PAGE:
Monday. Big debate during General Assembly today, ending in a decision to make the camp an alcohol-and-drug-free zone. While we can’t stop anyone having a sneaky dram or can in their tent, a reduction in public drinking and drunkenness will make the camp a calmer, cleaner, safer place… and will be good for PR.
After Assembly I swept the steps to St Paul’s.
Finally got decent lighting in the kitchen tent – LED spotlights donated by a workers’ co-operative.
Elderly Christian lady holds an all-night vigil in support of the Occupiers on the steps of St Paul’s. Is overwhelmed by offers of tea and blankets from the protesters.
Tuesday. Early morning solidarity march with striking electricians.
Later, thermal imaging is the theme of the day. Media claims only one in ten tents are inhabited at night. That’s so wrong. First off, those cameras are not very good at detecting people in tents – as our own experiments and a military photographer questioned by the Guardian confirm. Secondly, not many people in the camp go to bed before 1am; The Times photo was clearly marked ‘11.12pm’. And… how come when I crawled out of my tent in the morning, three people in the vicinity were simultaneously crawling out of theirs, while another two were cleaning their teeth?
I’d say about 75% of tents are occupied at any one time. Camp occupants do occasionally go elsewhere to fulfill other commitments or to get a good night’s sleep and a shower. So what? The media would rather we stank and then they could complain about that.
My tent leaks in heavy rain. Luckily Tent City Surplus has a stack of spare tarps and some string.
Wednesday. St Paul’s Cathedral finally comes up with a health-and-safety demand. We must move nine small tents and a couple of bicycles into a previously fenced-off area… and the kitchen tent must shift forwards about five feet. Italian chef refuses to cease cooking lunch. Future of camp hangs in the balance. Sweet potato, pumpkin and pasta soup is served. Small army of protesters lifts entire kitchen in air, repositions it in new, healthy, safe location. Cathedral can now open. Occupiers jubilant… heathens back on good terms with Christians.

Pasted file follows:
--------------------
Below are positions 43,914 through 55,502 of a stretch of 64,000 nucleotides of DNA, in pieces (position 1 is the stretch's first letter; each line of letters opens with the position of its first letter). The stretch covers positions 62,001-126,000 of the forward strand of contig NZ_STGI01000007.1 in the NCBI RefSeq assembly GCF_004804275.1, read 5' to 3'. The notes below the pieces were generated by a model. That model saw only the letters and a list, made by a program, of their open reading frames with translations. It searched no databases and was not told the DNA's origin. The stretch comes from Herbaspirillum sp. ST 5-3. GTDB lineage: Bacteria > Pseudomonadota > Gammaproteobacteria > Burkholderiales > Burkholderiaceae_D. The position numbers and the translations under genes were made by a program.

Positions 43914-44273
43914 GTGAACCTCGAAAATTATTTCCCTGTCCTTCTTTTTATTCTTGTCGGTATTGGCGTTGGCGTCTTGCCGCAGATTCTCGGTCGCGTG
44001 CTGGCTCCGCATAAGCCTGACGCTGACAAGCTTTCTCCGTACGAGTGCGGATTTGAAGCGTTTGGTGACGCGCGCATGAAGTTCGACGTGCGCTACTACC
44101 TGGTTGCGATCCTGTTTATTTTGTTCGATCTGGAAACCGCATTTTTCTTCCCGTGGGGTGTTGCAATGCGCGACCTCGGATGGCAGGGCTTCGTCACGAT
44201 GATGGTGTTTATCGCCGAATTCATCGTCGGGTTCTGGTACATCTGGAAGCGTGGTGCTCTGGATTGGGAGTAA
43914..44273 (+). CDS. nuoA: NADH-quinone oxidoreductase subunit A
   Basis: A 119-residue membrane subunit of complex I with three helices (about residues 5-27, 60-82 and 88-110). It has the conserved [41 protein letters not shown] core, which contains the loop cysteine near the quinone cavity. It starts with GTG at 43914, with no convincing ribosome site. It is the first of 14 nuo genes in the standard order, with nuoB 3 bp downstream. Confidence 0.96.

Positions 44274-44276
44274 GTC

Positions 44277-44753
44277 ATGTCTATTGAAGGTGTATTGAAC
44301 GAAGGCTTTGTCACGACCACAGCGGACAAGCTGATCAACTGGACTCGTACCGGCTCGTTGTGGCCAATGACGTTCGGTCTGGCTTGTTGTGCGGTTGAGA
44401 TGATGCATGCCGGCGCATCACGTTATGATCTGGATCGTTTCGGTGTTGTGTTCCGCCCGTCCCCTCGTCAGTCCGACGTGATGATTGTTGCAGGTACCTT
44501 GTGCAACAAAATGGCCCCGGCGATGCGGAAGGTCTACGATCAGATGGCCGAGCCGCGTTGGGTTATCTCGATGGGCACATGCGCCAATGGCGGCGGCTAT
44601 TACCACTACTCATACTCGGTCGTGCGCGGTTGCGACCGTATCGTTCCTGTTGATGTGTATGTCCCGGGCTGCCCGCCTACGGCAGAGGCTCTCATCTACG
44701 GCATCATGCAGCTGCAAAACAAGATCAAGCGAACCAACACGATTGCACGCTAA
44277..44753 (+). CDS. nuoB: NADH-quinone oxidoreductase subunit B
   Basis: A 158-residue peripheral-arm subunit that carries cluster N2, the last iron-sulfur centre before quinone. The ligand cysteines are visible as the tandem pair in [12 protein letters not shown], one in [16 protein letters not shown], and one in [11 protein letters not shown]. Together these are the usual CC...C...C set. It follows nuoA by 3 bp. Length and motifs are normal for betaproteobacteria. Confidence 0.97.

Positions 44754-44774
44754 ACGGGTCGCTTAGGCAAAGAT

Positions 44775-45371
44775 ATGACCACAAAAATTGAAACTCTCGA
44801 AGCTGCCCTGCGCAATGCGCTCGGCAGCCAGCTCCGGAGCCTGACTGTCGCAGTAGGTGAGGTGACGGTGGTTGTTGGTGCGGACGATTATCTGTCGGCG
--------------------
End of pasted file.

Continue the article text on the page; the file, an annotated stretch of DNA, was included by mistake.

Launch of quality newspaper The Occupied Times.
Flashmob Evensong attended by hundreds – approximately 50% media, 25% protesters, 25% public.
I addressed 500 people at the General Assembly today and didn’t spontaneously combust with stage-fright. Subject: even more important than a change in structures and systems is a change in values – away from self-interest, towards co-operation and social/ecological responsibility. Then we discussed evolution versus revolution and whether we need to put Capitalism out of it’s misery… could we revive and transform it, or is it a lost cause? No big answers yet but lots of big conversations.
Thursday. Canon Giles Fraser resigns. Media frenzied. Occupiers and members of public moved to tears. Yesterday’s optimism premature. Church in cahoots with City of London in wanting to evict us.
Flashmob meditation on cathedral steps.
Starbucks has banned protesters from using their toilet but not their wifi. I prefer the shopping centre and local pub loos anyway – these are designated public toilets so there’s no need to make a purchase to pee.
London Debating Society host “This House would Occupy the City” at Ye Olde Cock Tavern.
Night raid on camp by anti-terrorist police looking for firearms. No weapons found.
Friday. Cathedral opens with a well-attended celebratory service.
City of London and St Paul’s officially announce intention to evict. This provokes a second resignation within the church – Fraser Dyer, part-time chaplain, is ’embarrassed’ by St Paul’s decision to pursue legal action.
Camp documents leaked to the Guardian. Perhaps not entirely a bad thing… the published statement, while still a work-in-progress and not mandated by the camp’s General Assembly, gives a glimpse of the archaic, ‘unconstitutional and unfair’ legal structures of the City of London Corporation. We’re going to strike at the heart of the beast and will be revealing its ugly, greed-riddled flesh as we go.
Saturday & Sunday. At work. Even though ‘work’ is my own small ethical business I don’t want to be doing it this weekend. The OccupyLSX camp has become my home and away from it I feel strangely dislocated, ineffectual. I’d rather sleep on the cobbles than in a real bed right now. Can’t wait to get back to Tent City.